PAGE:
Android Tutorial How to write a sudoku solver


Licensed User
As the sudoku solving contest winner I will now explain the solution I created. I must say that my solution is highly based on a solution I found in a blog post from a canadian student on the internet. Though I took a ready and very quick algorithm there was still many work to do. So this tutorial is more about porting Java code to B4A and then try to improve it than developing a completely new solution.

When I first saw the announcement about the contest I started to think about how to solve a sudoku puzzle. I did know a simple solution would be a dumb backtracking algorithm but I thought the fastest solution would be to solve the puzzle with rules. Since I thought not every puzzle can be solved just with rules a backtracking algorithm will still be necessary to solve every puzzle.
I started to search the Internet for sudoku solvers and found many solutions mainly based on plain backtracking with some improvements. Then I found a blog with two solutions which looked very interesting and seemed to do exactly what I have thought about. Another interesting thing with the solution was that the author provided the source in highly optimized Java.
After a first look into the Java source I thought that it would be very easy to convert it into a B4A library. Of course libraries were not allowed in the contest but I just wanted to give it a try, how fast this solution is. It just took me half an hour and I had the library working and added it to the contest test program. The result was amazing. On my LG P500 device with overclocked 729MHz processor I immediately got a result of 30ms with this library solution.
This result aroused my interest. Can the code be ported to B4A? Can I even improve it?

First I took a very close look into the Java source to fully understand how it works. The key concepts of the algorithm is to store two two dimensional arrays. One for the board with 0 values for not placed numbers and one array for a bitfield which stores which numbers are still allowed for a particular field on the board. With this two arrays it is possible to implement two types of rules. The first type of rule can place numbers directly on the board and the second type of rule can eliminate numbers from the allowed values array. For a more detailed explanation of the algorithm please have a look at these blog posts here and here.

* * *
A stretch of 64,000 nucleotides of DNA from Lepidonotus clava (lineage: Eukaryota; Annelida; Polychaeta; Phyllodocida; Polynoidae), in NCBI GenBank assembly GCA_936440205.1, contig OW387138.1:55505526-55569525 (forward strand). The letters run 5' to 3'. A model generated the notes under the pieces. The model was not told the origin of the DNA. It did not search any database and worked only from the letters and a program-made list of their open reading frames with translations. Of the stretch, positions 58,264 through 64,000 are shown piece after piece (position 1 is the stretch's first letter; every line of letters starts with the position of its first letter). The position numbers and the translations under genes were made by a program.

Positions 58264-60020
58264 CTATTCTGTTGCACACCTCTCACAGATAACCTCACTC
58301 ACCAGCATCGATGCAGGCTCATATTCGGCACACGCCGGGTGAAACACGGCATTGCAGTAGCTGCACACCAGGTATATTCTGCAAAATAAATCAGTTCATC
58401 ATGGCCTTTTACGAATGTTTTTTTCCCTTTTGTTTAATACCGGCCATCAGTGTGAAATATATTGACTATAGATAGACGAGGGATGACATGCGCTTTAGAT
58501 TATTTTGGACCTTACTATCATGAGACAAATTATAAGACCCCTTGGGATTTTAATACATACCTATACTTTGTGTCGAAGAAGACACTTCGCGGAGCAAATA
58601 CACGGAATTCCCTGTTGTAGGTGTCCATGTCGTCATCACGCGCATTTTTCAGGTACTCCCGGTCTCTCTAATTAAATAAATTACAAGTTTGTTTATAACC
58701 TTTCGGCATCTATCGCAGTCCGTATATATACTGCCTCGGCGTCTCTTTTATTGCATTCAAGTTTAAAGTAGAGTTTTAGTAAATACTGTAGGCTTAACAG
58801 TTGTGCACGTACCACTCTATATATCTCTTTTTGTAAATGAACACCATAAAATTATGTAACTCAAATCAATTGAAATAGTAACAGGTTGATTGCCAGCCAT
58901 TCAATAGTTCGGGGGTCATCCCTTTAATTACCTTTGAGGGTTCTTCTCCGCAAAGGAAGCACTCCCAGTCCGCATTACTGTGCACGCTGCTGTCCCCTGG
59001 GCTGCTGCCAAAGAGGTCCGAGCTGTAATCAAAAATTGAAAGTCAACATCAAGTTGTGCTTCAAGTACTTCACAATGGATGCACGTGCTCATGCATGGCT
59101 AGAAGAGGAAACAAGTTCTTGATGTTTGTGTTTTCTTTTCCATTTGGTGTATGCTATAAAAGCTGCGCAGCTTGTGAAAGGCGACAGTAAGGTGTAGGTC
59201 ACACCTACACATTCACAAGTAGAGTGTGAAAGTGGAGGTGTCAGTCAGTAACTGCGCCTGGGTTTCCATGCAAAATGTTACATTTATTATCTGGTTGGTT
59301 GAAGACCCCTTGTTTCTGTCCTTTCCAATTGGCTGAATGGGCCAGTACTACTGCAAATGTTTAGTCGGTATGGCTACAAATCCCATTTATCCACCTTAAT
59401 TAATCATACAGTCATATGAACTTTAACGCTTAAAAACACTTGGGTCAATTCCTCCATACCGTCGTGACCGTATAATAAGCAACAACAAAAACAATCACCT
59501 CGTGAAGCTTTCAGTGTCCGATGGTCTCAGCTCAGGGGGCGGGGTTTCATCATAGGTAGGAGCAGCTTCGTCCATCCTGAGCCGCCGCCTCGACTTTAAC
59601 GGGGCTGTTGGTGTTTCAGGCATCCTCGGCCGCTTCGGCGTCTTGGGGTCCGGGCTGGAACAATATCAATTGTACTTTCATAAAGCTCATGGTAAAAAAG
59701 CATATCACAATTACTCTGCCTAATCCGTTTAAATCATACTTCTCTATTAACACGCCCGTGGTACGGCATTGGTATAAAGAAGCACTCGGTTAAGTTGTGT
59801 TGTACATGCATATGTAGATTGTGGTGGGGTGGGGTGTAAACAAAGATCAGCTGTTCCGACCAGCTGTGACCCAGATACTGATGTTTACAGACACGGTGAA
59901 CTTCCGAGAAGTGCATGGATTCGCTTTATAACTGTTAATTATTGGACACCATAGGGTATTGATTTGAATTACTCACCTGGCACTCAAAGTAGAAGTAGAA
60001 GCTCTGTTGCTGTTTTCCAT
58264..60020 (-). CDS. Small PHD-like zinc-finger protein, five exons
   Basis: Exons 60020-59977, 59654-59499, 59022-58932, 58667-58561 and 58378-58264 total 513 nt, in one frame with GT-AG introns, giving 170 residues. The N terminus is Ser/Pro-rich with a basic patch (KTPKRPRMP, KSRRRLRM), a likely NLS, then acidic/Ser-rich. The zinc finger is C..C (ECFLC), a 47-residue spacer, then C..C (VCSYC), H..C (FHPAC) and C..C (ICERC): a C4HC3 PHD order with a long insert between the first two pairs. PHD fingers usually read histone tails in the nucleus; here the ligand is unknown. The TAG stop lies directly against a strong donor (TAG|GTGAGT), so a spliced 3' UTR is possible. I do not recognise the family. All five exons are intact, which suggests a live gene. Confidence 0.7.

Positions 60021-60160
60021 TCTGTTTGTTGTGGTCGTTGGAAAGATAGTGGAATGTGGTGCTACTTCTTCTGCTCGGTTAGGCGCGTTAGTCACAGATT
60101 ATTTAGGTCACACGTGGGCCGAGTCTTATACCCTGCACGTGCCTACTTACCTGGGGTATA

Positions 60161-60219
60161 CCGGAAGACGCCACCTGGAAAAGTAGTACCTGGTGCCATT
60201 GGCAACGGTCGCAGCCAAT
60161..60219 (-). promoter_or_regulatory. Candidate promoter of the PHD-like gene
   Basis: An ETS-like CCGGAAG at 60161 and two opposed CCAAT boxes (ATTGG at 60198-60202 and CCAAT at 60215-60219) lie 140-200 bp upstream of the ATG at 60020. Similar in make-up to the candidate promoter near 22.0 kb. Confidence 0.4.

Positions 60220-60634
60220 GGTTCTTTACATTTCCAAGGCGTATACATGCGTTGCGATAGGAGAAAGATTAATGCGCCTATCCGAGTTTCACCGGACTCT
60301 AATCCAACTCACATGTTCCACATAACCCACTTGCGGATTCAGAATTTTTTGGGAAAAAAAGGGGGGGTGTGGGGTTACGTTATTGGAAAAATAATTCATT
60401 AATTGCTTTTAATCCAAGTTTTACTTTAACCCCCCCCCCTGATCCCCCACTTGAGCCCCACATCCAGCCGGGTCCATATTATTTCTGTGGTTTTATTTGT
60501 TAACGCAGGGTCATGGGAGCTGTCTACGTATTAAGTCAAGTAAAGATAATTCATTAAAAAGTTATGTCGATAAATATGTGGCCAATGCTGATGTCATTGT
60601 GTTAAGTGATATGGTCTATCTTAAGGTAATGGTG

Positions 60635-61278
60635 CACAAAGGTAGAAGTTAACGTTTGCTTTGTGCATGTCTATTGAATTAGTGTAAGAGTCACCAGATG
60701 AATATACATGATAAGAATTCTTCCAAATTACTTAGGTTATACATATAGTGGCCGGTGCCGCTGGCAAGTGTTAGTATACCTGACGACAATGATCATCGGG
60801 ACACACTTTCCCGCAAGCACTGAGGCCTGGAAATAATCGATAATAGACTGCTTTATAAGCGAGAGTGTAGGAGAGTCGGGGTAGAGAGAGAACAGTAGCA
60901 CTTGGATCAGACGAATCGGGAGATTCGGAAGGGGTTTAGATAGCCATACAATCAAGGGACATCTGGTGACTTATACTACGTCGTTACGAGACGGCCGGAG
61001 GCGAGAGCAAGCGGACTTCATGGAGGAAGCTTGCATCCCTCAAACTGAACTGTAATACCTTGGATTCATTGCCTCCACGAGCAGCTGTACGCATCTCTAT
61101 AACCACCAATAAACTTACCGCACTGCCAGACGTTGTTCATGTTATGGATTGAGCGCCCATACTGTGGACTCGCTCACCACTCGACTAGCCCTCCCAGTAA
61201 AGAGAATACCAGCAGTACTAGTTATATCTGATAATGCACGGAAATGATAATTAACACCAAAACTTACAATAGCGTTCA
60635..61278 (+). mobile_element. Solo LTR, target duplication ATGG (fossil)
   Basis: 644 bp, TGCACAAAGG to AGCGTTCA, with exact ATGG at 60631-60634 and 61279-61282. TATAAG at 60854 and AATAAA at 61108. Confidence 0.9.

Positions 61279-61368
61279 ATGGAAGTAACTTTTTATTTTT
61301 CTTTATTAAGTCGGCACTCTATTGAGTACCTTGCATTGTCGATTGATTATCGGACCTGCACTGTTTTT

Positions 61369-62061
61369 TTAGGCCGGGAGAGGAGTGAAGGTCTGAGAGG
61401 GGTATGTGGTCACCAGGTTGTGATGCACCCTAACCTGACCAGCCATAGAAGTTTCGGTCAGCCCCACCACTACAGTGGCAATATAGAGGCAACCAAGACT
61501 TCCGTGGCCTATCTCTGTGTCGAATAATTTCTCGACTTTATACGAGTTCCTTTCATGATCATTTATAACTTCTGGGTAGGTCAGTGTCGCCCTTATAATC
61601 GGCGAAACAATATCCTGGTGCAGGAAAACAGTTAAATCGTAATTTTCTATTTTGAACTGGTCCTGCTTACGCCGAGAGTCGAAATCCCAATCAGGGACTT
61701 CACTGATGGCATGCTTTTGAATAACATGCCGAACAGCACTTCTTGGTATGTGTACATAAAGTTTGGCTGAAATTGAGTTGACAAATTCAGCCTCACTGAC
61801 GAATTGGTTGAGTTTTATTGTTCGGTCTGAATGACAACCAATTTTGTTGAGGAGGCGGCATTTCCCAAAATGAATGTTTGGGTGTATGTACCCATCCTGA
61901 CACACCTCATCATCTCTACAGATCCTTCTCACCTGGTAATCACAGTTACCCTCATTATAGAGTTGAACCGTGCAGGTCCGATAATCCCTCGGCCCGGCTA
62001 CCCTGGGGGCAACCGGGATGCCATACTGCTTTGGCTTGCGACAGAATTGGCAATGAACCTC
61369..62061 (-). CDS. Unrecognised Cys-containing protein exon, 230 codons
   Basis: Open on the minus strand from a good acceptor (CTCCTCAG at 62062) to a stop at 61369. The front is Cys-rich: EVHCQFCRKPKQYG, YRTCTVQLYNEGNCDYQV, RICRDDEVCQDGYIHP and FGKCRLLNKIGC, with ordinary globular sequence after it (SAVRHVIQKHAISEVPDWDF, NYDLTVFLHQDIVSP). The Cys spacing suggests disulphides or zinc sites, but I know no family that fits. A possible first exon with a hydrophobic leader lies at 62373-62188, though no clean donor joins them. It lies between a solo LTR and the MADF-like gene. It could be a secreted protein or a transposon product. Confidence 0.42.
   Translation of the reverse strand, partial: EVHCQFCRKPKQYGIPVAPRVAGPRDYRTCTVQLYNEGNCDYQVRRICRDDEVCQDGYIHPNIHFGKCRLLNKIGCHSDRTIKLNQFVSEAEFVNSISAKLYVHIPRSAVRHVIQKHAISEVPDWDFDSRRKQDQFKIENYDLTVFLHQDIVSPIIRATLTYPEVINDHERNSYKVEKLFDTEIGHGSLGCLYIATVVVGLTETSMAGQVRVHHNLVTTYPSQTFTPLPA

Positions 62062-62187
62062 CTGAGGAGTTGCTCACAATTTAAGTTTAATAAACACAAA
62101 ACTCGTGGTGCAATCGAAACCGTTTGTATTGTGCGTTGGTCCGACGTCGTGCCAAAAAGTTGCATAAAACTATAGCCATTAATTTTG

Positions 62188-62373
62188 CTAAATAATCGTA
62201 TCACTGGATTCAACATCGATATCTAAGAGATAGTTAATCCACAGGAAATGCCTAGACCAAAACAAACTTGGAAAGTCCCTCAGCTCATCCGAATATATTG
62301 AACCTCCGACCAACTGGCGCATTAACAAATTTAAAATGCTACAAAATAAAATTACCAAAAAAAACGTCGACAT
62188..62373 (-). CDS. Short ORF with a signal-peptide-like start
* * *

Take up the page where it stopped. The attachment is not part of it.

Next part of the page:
After analyzing the code I thought that it must be possible to port it to B4A and so I started with it and I immediately applied some changes to make some things simpler. I was surprised, how easy it was to port the source to B4A. There were only some very small things I had to modify that I will explain now:

The backtracking method returns a two dimensional array. If no solution could be found then the method returns a Null value. If you declare a Sub in B4A which returns a two dimensional array you can't return a Null value so I had to declare a global array RetNull with a special value set so I can detect this special Array as Null result.

For the backtracking we need to clone the current arrays of the board and the allowed values bitfield. In the Java source this was done with Arrays.copyOf(). This method is only available in a library in B4A so I had to copy the arrays with simple for loops.

Because the Java code makes use of many final and static variables there are many places where for speed reasons a complete row of the two dimensional arrays are assigned to a one dimensional array (it is faster to use one dimensional arrays in Java than two dimensional arrays). This is not possible with B4A so I always had to access values in the two dimensional arrays.

In the Java source there is one place which uses a label and a "break label" to exit a for loop and jump to the label. Since there is nothing like that in B4A this part has to be rewritten with an If construct.